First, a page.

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Selecting an Inline Planer Board

Inline planer boards were invented years ago, but their popularity has blossomed over the past decade. While most popular on “big water” they have found use nearly anywhere anglers troll. As their popularity grew, many manufacturers started producing them, and now there are plenty of models for the angler to choose from.

Inline boards are designed to take the trolled lure to the side of the boat where the lure can be presented to fish that have not been spooked by the boat. Planer boards also allow anglers to troll many more lines without tangling. While most inline planer boards are very versatile, some are particularly useful in certain situations.

For fishing inland lakes with fairly light lures for smaller fish; mini boards such as the Church TX-12 are excellent. They do not pull as hard as the larger boards and allow the angler to use lighter rods as well. Although these boards work well, leadcore, heavy snap weights and larger fish require a larger board.

Boards such as the standard Yellow Bird and the Big Jon Side-Liner perform much better for heavier presentations excluding the largest of presentations.

For pulling very large crankbaits, copper, leadcore and large snap weights, boards such as the Church Walleye Board, Church TX-22, Offshore OR-12, the Offshore SST, and the Big Birds by Yellow Bird all perform very well. Larger boards do have their disadvantages however, as they are harder to “read” for strikes as well as debris. Larger boards also require stouter tackle to withstand the everpresent pull of the board. Offshore Tackle offers the Tattle Flag that drops when a fish pulls on the line. Although they add to the cost of the board, they prevent the angler from towing small fish and debris.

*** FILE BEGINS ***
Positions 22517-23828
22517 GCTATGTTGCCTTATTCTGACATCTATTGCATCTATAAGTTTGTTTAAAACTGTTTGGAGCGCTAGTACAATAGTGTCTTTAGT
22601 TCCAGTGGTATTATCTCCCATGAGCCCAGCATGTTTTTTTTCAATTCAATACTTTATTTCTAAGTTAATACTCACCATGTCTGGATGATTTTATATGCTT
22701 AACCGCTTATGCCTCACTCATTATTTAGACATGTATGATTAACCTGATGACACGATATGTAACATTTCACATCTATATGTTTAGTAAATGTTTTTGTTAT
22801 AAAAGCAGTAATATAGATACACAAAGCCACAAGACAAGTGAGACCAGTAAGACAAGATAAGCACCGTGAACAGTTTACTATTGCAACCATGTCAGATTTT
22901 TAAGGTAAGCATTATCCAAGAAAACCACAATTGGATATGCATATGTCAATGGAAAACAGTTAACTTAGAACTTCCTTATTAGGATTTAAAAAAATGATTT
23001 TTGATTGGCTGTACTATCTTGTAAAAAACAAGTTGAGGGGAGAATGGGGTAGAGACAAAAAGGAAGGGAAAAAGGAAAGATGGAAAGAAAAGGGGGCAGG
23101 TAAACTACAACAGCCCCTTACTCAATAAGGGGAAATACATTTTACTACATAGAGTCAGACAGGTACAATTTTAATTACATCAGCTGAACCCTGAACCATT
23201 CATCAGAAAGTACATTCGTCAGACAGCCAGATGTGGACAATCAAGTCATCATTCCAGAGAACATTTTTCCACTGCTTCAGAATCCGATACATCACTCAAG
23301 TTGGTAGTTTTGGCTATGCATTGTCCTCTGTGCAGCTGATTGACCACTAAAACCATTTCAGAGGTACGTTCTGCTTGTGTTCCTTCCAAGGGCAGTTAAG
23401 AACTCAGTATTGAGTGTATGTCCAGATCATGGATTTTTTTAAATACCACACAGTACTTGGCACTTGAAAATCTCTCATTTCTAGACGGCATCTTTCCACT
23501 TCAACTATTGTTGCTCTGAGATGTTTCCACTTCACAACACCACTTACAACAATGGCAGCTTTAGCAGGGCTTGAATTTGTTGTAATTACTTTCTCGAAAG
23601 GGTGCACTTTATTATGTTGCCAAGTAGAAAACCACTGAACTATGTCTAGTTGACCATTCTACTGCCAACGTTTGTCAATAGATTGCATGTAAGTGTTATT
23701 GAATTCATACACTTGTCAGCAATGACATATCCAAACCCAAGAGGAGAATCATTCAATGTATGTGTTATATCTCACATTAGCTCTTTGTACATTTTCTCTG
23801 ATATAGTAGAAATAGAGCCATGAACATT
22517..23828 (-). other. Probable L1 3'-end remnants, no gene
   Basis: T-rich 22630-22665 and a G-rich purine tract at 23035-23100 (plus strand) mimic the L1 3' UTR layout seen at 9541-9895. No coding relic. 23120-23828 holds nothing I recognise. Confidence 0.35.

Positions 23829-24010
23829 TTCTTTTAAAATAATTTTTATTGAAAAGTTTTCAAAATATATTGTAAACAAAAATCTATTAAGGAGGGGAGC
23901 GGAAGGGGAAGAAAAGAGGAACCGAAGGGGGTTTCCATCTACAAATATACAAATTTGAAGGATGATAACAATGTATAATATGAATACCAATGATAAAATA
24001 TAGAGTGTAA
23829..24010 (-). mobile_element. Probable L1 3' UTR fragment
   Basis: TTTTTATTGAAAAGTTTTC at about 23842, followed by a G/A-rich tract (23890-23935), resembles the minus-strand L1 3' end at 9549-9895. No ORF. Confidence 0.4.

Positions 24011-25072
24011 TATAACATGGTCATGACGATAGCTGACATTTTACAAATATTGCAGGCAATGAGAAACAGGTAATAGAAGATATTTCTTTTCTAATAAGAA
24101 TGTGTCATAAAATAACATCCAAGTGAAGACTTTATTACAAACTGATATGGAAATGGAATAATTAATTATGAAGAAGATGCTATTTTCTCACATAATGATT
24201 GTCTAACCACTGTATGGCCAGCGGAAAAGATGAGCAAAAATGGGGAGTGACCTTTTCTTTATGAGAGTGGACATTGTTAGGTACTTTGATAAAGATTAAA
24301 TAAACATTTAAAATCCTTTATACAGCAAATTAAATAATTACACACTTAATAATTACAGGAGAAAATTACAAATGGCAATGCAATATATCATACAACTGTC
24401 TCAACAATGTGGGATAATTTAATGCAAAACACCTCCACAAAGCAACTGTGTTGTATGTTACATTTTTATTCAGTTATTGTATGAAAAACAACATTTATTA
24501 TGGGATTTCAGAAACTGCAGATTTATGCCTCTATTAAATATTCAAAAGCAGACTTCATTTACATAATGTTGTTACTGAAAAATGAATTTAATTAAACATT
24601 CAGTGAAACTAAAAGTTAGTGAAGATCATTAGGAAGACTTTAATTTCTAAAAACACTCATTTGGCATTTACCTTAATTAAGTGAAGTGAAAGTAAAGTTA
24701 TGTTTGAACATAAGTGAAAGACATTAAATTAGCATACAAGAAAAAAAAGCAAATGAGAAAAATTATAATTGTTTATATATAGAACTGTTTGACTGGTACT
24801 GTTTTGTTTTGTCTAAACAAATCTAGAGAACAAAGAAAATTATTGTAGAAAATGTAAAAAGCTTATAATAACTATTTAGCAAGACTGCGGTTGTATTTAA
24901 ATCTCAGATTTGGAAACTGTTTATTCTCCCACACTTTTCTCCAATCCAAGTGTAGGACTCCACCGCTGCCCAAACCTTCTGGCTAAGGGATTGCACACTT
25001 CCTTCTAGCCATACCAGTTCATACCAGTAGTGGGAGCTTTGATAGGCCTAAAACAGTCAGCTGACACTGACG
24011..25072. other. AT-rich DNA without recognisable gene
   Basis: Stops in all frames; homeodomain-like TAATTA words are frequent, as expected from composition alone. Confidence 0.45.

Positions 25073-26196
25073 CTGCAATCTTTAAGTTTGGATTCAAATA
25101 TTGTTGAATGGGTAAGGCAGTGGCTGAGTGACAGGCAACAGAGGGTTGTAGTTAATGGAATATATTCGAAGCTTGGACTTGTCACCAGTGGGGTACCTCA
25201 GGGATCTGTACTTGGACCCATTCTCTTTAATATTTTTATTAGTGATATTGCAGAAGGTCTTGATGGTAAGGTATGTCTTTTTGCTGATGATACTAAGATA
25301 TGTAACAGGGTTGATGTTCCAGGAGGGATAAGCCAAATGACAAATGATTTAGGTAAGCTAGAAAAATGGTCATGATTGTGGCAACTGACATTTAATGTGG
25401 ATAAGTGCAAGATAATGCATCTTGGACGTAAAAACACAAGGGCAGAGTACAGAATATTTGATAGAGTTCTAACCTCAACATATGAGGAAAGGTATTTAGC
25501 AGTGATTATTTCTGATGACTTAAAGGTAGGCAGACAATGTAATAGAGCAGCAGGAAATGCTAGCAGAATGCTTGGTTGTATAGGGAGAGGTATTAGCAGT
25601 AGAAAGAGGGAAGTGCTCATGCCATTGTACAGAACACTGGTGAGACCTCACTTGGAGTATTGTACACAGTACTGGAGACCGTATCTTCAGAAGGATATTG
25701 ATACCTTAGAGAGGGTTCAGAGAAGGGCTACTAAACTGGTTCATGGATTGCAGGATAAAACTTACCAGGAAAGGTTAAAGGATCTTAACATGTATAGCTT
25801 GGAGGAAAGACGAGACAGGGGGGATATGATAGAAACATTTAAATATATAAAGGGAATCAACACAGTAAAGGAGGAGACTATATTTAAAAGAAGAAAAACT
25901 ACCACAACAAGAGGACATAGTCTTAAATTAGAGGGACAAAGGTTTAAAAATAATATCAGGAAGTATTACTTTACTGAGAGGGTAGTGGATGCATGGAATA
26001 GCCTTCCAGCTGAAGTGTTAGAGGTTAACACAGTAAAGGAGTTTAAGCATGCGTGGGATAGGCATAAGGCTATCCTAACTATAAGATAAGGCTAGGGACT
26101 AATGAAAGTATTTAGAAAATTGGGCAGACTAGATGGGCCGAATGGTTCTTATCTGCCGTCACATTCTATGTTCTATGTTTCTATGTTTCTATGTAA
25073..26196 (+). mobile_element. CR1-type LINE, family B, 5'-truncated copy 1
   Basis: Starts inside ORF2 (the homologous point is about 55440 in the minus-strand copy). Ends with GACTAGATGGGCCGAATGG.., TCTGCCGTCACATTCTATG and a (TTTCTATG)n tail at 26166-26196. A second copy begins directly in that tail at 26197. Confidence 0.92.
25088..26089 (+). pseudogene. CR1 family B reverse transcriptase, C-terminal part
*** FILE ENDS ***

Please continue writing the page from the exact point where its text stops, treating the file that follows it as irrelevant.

Inline boards can be set two distinct ways: fixed and sliding. A planer board rigged fixed is most common with small spreads and smaller fish such as walleye and crappie. When a strike is determined, the angler reels in the board and fish until the board is brought to the boat. At that time the planer board is removed from the line and the fish is landed in the conventional manner. To set a board to release, the angler uses a snap swivel in the back and lightens the tension on the front release so that when a fish strikes the board slides freely to a small swivel placed a few feet in front of the lure. Because the board is out of alignment after the release, it is retrieved straight behind the boat. This allows the angler to run more boards per side without having to retrieve any boards located “inside” the one with the fish on. Large fish, such as salmon and stripers are also less likely to sink the board making retreival difficult. A variation of fixed and sliding, uses a rubber band such as one from Weldon Tackle to keep the board from sliding all the way to the fish, but still releasing making retrieval easier.

While nearly any type of reel can be used, linecounter reels by far are the most popular and efficient for planer board trolling. They allow precise presentation of the lure and allows the angler to replicate a pattern once it is determined. Rods from 7-9′ in a Medium to Medium-Heavy action are most popular for most planer fishing. Okuma, Daiwa, Shimano and Shakespeare all offer rods suitable for boards.

Any type of quality line can be used with in-lines, but certain lines excel in specific applications. In recent years, “super lines” such as FireLine, PowerPro, and SpiderWire have become very popular. In many applications these lines are excellent as they have very small diameters as well as very little stretch affording the angler great sensitivity. Because of their thin diameter, super lines allow a crankbait or snap weight to dive deeper. On the flip side, super lines are very slippery due to their composition and can occasionally slip in the releases. Monofilament such as Ande, McCoy or Trilene XT is an excellent choice for larger fish as the stretch provides absorbs the shock of a surging fish.

Inline planer boards have gained popularity year after year, and more trolling anglers are learning that they are an indispensable piece of gear.

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